The study reported 4493 CHD events and 1751 CHD deaths. The study showed a trend towards a significant effect modification by sex for ALA with CHD death (P=0.07). In men, there was a non-significant inverse association between the ALA intake and the risk of CHD events and deaths. The risk for CHD death and CHD events was 23% and 15% lower, respectively, for each 1 gram per day additional ALA intake, using regression models that adjusted for a wide range of potential confounding factors. Other models where fewer confounding factors were incorporated showed no marked decrease in risk. ALA intake above the median intake level (1.17 g per day) associated with a statistically significant 9% lower risk for CHD events in men. In women no association between CHD risk reduction and ALA intake was observed.
To address the possibility that any associations were additionally dependent on the baseline levels of omega-3 LCPUFA intake, the hazard ratios were further stratified by energy-adjusted intakes of omega-3 LCPUFA intake below and above the median intake. This showed a non-significant 17% reduced risk of a CHD event in women with low ALA intakes and higher intakes of omega-3 LCPUFA (P=0.06). In men, however, the situation was different, with a small non-significant risk reduction (5%) with both above-median ALA and above-median omega-3 LCPUFA intakes.
The pooled-cohort approach by Vedtofte and colleagues indicates that it is possible to uncover suggestions to the existence of associations between ALA intake and risk of coronary heart disease-associated events and death. However, none of the associations identified in this study were statistically significant, except for a relatively small reduction in risk of CHD events in men with above median intake of ALA. Associations at borderline significance may suggest that higher than median omega-3 LCPUFA intake in women could be associated with protective effects for CHD events in the context of low ALA intake. In adult men, it is possible that higher ALA intake may be related to fewer CHD events, especially in those that also have higher intake of omega-3 LCPUFA. Additional well-defined and long-term studies are needed to confirm if the preliminary indications for these associations are indeed seen in adults.
ALA and Metabolic Syndrome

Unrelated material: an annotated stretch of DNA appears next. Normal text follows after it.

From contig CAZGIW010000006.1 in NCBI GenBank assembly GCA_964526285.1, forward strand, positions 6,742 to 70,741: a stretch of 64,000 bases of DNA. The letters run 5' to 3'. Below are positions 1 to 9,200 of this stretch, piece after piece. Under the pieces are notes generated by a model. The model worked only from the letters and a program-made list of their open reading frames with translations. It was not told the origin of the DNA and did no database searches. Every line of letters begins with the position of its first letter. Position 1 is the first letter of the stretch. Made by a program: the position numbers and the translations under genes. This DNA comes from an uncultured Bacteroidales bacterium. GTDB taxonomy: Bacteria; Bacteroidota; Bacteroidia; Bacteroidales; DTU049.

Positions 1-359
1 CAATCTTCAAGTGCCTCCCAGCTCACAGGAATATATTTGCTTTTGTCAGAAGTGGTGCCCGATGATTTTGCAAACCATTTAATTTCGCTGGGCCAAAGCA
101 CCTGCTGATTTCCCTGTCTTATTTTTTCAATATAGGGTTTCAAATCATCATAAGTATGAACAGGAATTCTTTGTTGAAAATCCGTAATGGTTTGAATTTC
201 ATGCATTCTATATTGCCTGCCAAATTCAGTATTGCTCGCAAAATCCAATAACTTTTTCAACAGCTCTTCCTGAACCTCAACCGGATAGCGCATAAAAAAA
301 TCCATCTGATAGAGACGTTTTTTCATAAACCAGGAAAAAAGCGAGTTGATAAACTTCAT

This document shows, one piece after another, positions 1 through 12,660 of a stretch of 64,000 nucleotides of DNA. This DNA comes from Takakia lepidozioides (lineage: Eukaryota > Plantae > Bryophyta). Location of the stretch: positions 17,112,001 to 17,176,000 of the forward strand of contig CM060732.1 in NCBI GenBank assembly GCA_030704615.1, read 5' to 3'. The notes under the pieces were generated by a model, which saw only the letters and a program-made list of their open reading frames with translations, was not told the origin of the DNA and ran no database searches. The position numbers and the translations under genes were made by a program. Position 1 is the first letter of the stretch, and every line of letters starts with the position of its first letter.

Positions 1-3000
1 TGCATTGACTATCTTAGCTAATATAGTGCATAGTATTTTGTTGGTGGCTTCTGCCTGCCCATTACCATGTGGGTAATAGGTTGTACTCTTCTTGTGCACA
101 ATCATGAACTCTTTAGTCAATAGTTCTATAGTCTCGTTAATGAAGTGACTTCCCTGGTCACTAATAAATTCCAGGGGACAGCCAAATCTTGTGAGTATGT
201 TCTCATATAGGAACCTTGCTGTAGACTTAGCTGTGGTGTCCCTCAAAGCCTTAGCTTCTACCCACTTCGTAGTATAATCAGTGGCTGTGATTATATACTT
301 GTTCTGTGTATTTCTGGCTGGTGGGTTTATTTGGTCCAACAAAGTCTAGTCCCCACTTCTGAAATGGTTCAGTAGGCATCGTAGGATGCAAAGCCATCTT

A further approach to better understand the possible importance of ALA in the diet is through experimental intervention under controlled conditions. Egert and colleagues have undertaken a controlled exercise and dietary intervention study that takes a step further in this direction. Working in the Department of Nutrition and Food Science, at the University of Bonn in Germany, together with colleagues at the University of Applied Sciences, Münster, and the Ruhr-University Bochum, the researchers have studied a group of overweight-to-obese patients with metabolic syndrome that received a 6-month weight-loss intervention. Half of the study participants received a hypo-energetic diet containing a low daily content of 0.9 g ALA, and the other half the same diet with a high daily content of 3.4 g ALA.
Both groups of participants lost weight and body fat mass, experienced a reduction in blood pressure, and displayed significant reductions in a range of circulatory markers of inflammation (C-reactive protein, TNF-α, IL-6, sVCAM-1, sICAM-1 and E-selectin), and markers of endothelial function (endothelin, asymmetric dimethyl-arginine). The observed changes corresponded to previously reported benefits obtained from treating low-grade chronic vascular and adipose tissue inflammation associated with obesity. Of interest, whereas the weight-loss intervention was successful, no significant differences were seen for any of these markers between the two study groups except for one protein, YKL-40. This glycoprotein is considered a mediator of inflammation and is secreted by macrophages, is formed upon damage of the vascular endothelium, and is involved in leukocyte recruitment and tissue reorganization. Serum YKL-40 levels decreased significantly faster in those participants who received a higher dose of ALA in their diet during the course of study. It is noteworthy that new “biomarkers” of inflammation that are selectively responsive to the intake of an essential fatty acid can be identified. It will be interesting to learn from further studies if the effect on YKL-40 is specific to ALA, or whether the effect is mediated via further transformation to EPA/DHA.
Taken together, studying the importance of dietary ALA for health remains a difficult exercise, yet gradual advances can be gleaned from the recent studies highlighted here. A healthy debate on the relative importance of the beneficial effects of dietary ALA continues as some studies have indicated protective effects of ALA for cardiovascular health, but long-term studies and randomized controlled clinical trials are needed to support the findings reported to date. Careful consideration of confounding variables, further understanding of the interactions between different dietary PUFA, the analysis of pooled data from multiple trials, sampling the most appropriate pool of lipids responsive to dietary changes of individual PUFA, and obtaining additional mechanistic insight in the action of dietary ALA, illustrate that progress may be made when well-defined population groups are followed. It is interesting to note that in the elderly, higher ALA intake is associated with lower risk of causes of death not related to cardiovascular disease. These include deaths from cancer, infections, trauma/fracture, respiratory disease and dementia. Recognizing such associations beyond cardiovascular health reminds us that essential fatty acids are important to multiple aspects of good health.